Japanese knotweed (Fallopia japonica) is a highly invasive and aggressive plant that can cause extensive damage to buildings, roads, railways and riparian areas. It forms dense thickets that crowd out native vegetation and can even penetrate paving and drains. It can also disrupt wildlife habitats and have negative effects on native flora, including pollinating bees. As such, it is a major problem in many parts of the country and is considered a significant environmental hazard. Disposing of it properly is a complex process that must adhere to strict guidelines.
Incorrect disposal methods can lead to the regrowth of the weed, so proper care and attention is required when dealing with it. This is why it is often best to employ a specialist contractor who is experienced in dealing with the problem and knows how to dispose of it appropriately.
Attempting to remove and dispose of this plant yourself without the right training or knowledge can be costly, not to mention illegal. This is because the rhizomes of the plant can survive in the ground for years, and even small fragments can grow into a full-grown plant. This is why it is a criminal offence to allow knotweed to spread.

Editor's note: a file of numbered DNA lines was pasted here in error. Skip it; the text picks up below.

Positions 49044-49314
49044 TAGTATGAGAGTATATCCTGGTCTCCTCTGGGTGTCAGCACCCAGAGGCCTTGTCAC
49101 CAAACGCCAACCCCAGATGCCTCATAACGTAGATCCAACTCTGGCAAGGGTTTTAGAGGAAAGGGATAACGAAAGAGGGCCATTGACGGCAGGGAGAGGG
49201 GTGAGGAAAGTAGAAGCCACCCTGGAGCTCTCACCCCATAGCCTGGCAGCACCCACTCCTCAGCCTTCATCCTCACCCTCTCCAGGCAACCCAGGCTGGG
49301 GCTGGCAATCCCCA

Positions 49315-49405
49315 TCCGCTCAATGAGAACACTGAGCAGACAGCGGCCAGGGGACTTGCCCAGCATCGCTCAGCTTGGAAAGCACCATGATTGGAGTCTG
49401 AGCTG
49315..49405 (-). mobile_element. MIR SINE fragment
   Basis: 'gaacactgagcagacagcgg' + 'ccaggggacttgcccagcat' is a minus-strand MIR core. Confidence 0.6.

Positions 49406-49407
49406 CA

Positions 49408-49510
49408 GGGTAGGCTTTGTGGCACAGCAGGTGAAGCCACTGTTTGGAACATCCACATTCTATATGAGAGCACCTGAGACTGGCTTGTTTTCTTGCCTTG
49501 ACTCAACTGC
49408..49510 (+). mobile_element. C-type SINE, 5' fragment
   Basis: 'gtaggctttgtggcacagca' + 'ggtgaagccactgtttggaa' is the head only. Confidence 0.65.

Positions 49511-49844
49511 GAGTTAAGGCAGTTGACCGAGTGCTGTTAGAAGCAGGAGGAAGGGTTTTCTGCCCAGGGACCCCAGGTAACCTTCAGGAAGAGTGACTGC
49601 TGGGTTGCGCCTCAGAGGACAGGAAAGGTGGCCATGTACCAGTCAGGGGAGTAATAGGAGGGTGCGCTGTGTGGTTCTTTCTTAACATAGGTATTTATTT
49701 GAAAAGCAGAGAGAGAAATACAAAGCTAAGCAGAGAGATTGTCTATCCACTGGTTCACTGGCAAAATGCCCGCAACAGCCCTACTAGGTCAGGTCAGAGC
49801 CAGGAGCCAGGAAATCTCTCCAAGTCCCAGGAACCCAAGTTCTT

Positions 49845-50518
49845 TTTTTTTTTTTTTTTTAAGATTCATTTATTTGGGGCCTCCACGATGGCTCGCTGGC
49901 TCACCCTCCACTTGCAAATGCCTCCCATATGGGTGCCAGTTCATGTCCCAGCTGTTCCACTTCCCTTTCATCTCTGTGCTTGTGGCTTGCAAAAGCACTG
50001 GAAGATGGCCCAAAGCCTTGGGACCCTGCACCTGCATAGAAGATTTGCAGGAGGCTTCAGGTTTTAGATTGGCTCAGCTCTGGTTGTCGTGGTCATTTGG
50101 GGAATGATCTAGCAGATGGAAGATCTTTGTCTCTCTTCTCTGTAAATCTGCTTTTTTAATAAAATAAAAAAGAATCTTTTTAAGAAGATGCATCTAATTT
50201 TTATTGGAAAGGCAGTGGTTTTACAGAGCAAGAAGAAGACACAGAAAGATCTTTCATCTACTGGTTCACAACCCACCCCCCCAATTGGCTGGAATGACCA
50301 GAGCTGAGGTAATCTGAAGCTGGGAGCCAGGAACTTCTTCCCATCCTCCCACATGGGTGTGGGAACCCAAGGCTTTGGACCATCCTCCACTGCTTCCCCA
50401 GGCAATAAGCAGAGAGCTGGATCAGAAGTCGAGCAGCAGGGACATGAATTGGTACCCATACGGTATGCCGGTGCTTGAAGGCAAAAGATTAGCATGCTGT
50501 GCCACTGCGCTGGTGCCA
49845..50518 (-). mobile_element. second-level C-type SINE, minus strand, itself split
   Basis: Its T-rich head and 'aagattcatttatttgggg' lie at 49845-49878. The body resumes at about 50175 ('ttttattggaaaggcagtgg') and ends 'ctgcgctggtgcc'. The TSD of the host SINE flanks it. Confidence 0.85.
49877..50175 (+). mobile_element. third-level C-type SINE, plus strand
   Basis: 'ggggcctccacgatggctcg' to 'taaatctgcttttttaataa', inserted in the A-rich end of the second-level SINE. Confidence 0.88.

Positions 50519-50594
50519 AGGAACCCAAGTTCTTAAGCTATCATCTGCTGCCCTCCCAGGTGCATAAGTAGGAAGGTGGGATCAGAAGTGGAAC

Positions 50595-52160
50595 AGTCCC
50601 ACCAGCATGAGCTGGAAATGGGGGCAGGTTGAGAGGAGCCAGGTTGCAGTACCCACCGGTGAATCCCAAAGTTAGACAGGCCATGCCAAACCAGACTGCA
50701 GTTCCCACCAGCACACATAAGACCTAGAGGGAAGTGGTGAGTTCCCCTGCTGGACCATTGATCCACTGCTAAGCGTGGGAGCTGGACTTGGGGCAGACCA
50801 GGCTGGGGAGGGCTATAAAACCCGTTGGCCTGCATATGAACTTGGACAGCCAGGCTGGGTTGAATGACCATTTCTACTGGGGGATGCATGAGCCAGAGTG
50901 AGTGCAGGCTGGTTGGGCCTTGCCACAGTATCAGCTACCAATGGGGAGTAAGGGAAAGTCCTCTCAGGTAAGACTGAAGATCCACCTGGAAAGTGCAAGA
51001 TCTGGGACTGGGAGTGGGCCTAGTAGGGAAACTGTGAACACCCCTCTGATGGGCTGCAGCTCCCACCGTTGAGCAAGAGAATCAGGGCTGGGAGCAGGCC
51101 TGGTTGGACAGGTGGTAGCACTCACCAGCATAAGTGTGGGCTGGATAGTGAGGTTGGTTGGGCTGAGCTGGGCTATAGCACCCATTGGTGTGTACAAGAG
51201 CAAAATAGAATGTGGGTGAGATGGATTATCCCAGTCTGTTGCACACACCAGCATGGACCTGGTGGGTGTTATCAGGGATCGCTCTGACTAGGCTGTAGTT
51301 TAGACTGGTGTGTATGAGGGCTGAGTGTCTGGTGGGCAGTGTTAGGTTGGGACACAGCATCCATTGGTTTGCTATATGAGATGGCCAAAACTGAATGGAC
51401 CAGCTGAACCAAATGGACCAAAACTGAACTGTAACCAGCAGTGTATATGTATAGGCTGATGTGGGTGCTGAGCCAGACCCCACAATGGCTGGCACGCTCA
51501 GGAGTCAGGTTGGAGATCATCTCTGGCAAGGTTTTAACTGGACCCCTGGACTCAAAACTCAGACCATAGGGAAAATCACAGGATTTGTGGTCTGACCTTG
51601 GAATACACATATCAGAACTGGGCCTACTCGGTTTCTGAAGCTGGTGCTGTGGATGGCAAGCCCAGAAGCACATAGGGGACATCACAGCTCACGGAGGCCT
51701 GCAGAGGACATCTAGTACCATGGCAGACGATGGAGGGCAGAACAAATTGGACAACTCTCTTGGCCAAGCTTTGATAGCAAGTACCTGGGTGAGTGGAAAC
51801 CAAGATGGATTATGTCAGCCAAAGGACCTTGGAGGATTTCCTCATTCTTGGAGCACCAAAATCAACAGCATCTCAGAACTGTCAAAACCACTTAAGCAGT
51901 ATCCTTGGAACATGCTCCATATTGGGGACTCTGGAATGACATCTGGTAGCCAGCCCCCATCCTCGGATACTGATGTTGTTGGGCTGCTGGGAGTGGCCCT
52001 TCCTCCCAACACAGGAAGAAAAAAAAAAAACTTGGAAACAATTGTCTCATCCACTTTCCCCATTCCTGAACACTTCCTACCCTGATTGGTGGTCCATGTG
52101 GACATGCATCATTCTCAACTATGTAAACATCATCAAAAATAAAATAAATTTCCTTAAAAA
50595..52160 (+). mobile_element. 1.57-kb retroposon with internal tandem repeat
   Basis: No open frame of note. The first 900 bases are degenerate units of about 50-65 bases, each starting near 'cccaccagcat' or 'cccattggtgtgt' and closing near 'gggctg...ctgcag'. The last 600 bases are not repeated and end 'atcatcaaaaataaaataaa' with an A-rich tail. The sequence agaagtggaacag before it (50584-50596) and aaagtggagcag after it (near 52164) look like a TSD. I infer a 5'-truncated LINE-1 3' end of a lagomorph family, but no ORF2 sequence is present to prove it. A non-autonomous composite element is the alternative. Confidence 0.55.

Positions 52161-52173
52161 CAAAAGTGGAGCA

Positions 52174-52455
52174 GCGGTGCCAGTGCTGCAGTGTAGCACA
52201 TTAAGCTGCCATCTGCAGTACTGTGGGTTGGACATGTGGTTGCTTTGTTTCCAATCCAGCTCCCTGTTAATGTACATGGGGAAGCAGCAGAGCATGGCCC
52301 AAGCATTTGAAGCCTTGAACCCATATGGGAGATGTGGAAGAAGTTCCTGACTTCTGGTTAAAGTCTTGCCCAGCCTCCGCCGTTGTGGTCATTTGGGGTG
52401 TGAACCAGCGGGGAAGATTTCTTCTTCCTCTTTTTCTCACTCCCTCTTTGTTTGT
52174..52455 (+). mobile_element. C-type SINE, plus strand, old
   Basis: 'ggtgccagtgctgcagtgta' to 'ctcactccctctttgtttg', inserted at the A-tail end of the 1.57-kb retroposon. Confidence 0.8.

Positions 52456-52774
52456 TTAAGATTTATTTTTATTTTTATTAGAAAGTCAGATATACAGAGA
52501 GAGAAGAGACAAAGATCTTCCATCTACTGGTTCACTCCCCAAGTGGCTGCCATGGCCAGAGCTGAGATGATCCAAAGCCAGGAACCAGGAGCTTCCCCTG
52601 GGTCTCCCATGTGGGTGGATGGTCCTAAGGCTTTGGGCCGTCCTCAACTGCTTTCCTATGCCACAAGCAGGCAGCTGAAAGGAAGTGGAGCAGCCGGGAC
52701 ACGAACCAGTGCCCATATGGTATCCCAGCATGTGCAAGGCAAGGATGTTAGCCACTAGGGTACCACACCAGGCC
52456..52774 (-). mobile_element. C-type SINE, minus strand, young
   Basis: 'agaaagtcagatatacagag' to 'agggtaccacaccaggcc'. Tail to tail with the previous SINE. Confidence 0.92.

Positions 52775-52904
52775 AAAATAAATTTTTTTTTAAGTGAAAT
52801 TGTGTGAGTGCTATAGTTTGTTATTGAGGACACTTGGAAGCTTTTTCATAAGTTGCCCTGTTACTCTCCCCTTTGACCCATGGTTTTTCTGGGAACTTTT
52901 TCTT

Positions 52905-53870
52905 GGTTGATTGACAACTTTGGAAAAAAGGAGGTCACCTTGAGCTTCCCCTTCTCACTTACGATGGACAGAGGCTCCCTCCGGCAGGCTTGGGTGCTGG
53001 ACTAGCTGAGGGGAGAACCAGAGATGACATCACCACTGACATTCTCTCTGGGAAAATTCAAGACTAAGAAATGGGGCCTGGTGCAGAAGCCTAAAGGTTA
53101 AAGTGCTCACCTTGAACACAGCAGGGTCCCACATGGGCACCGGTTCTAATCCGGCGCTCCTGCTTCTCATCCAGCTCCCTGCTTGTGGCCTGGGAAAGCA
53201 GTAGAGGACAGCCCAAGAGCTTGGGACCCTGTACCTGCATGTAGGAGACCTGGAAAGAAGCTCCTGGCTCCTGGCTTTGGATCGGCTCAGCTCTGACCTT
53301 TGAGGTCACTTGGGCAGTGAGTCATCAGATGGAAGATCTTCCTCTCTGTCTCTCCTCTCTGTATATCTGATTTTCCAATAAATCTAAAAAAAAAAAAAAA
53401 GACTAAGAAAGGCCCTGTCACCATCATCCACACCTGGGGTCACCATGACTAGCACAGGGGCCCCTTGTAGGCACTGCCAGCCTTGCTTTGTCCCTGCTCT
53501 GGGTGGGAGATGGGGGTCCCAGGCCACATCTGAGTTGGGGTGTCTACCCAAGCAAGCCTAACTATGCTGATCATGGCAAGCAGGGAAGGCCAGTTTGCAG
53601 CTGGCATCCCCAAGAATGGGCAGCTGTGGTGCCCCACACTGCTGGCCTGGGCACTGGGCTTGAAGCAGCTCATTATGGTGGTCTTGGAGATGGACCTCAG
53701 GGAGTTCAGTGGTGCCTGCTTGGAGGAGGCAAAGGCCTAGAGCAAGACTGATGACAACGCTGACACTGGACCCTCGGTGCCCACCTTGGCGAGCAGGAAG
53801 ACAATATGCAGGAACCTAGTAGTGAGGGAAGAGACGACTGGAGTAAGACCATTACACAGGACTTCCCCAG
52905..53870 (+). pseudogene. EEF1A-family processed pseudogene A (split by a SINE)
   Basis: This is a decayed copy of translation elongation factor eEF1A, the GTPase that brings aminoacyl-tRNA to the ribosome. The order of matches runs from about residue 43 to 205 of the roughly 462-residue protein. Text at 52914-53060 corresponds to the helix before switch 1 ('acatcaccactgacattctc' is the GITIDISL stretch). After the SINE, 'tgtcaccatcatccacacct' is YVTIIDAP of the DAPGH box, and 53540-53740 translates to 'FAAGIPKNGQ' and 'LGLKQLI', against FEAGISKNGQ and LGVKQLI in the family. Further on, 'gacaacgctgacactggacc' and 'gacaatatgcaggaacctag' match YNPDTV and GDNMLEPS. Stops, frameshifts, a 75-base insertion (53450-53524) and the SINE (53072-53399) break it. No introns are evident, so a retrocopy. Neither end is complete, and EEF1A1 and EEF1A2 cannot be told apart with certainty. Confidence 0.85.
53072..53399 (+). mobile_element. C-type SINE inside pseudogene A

There are a number of ways to dispose disposing of japanese knotweed of the plant, but it must be done correctly in accordance with the Environment Agency’s guidelines. This includes not allowing it to spread through soil that has been moved from the site, and only disposing of it at sites that have the correct type of permit.
One method is excavation, which involves digging up the plant and then destroying it on-site using heavy earthmoving machinery. This is normally the preferred option for large-scale infestations, and it is important to ensure that all rhizomes are removed from the ground. The soil must then be transported to a landfill site with the appropriate permit, taking care not to let it escape into the wild.
Another way to dispose of the plant is to spray it with herbicide. This can be effective in smaller, more manageable infestations, but it is important to use the most environmentally friendly herbicides possible. In particular, those that do not contain glyphosate, the main ingredient of Roundup, as this can have a detrimental effect on the gut bacteria of pollinating bees.
It is also possible to kill the plant by covering it with a thick, dark material that deprives it of sunlight and starves it of nutrients. This can be accomplished by covering the weed with a tarp, or using other materials such as bricks and carpet scraps. These coverings should be placed over the weed in the spring, before it begins to grow, and left in place for the full growing season. If this is the method chosen, it is essential that the covering is very well-weighted to prevent it from blowing away.